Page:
Oak Harbor residents won’t see a utility rate hike this year, but bills will have to increase beginning next year to pay for mounting costs at the sewage treatment plant and the county’s solid waste facility.
After delaying a decision on utility rate adjustments multiple times this year to ease the burden on residents during the pandemic, city council members this week heard the final recommendation for how much to increase billing rates before council members adopt the final rate in October.
The recommendation is slightly higher than what council members had seen previously, explained Shawn Koorn of HDR Inc., partially due to the decision not to adjust rates in 2020, as well as increasing costs at the city’s sewage treatment facility and at the county solid waste facility.
Each utility used some of the available reserves to offset rate increases.
The presented rates were similar to what the council had seen before, Koorn said, except there were two options for the wastewater rate increase.
Under the the first rate proposal, the amount that residents pay for the city to clean their sewage would increase by 14.5 percent in 2021, 7 percent in 2022, and 2 percent in the years thereafter.
Alternatively, the council could choose to increase rates by 10.5 percent in 2021, 7.5 percent in 2022, 6 percent in 2023, and 2 percent thereafter. The second option uses money from the city’s reserves in 2021 to smooth out the rate hikes.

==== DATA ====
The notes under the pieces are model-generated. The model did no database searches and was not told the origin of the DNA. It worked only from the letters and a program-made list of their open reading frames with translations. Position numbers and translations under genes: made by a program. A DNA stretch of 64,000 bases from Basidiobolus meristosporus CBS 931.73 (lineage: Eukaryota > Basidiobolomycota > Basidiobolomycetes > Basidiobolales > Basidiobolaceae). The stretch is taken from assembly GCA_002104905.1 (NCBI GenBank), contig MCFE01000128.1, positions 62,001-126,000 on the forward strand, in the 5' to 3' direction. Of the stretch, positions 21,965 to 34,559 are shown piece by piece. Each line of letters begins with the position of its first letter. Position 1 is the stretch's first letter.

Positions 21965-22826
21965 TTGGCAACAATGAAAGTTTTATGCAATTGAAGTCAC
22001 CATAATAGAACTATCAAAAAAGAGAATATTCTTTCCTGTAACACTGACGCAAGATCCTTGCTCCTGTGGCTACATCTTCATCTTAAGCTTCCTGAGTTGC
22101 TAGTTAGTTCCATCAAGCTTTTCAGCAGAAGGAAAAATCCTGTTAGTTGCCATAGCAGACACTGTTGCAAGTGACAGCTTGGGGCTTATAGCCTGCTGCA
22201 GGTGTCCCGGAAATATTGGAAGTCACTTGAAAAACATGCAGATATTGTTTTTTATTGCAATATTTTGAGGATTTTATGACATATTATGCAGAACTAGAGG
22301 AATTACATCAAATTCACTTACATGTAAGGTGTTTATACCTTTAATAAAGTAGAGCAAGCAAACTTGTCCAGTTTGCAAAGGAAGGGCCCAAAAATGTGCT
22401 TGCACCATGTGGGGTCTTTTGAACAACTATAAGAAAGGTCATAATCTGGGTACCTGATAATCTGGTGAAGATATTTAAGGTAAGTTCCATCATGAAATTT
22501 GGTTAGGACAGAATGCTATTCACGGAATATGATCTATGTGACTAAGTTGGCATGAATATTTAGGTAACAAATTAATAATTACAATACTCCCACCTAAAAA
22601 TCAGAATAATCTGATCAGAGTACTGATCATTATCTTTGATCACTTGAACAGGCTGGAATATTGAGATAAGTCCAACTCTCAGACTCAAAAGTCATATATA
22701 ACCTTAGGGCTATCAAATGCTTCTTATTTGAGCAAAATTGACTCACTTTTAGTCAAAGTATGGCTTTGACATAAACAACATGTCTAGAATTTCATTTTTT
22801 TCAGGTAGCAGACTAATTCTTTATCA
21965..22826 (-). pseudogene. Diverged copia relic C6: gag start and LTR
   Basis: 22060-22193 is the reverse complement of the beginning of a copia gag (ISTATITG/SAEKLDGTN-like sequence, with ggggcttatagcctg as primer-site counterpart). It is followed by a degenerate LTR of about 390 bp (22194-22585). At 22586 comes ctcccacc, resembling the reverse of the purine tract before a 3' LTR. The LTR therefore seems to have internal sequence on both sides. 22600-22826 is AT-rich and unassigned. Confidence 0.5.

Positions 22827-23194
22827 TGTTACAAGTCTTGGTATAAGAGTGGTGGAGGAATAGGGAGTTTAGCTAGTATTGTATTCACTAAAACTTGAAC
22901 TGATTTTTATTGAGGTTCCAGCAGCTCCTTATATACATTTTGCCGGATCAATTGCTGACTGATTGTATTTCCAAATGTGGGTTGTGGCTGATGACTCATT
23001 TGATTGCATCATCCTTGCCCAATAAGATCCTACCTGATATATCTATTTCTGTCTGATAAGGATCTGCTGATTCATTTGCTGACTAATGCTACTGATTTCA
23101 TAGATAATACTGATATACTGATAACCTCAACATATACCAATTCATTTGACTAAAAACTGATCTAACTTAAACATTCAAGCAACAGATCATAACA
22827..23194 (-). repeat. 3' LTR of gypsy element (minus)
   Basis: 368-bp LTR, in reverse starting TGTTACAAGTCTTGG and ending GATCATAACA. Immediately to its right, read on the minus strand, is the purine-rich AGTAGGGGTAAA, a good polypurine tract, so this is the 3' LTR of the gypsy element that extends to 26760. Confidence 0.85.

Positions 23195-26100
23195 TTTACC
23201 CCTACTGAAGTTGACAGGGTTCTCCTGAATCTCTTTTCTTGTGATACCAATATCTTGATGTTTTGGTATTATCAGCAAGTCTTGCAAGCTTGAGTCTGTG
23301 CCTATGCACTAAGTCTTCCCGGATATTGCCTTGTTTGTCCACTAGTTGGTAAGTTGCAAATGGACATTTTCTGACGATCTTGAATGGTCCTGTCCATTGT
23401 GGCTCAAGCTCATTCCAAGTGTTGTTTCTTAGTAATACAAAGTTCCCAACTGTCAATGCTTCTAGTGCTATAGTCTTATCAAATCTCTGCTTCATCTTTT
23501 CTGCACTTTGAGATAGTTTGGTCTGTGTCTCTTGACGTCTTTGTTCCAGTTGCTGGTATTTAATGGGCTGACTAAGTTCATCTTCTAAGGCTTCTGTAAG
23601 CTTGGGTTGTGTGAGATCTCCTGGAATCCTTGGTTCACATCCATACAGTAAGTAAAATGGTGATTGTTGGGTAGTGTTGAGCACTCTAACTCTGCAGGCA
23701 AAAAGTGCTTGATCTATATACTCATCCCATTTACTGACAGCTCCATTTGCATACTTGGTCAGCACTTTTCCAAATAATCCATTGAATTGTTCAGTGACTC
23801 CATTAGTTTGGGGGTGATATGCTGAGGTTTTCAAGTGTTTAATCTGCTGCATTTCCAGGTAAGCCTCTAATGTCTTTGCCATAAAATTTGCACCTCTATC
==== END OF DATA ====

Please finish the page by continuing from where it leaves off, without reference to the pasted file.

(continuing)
“We always had a pinch point about this time in those sewer/wastewater rate studies,” Koorn said, referring to rate projections from years ago.
The average single-family home spent just over $100 per month for sewage service this year, Koorn estimated; that would increase to $130 per month in the year 2024.
Utilities like the water rate and storm drain rates can wait a year or two to see any adjustments, Koorn said. However, the rate the city charges for both wastewater and solid waste needs to increase in 2021 because of rising operational costs.
If the rate increases for each of the city’s utilities — water, wastewater, storm drain and solid waste — are combined, the average single-family monthly bill would increase by 9.1 percent in 2021, Koorn projected in the proposed case (which did not include an increase this year). Rates would continue to increase each year, but by smaller and smaller amounts.
In the base case, which would have included an increase this year, the combined utility rate would have increased more than 6 percent each year in 2020-22, with smaller bumps in 2023 and 2024.
Several council members said they favor using reserve funds to offset sharp rate increases.
“A lot of people young and old are hurting right now,” Councilmember Jeff Mack said in a sentiment that was shared by others. “I could support something by using the reserves up front. I know it’s going to be a little increase, but hopefully everybody will be in better economic and financial positions in ’23 and ’24 to absorb the extra increase.”
The council is slated to adopt the final rates at the Oct. 20 meeting.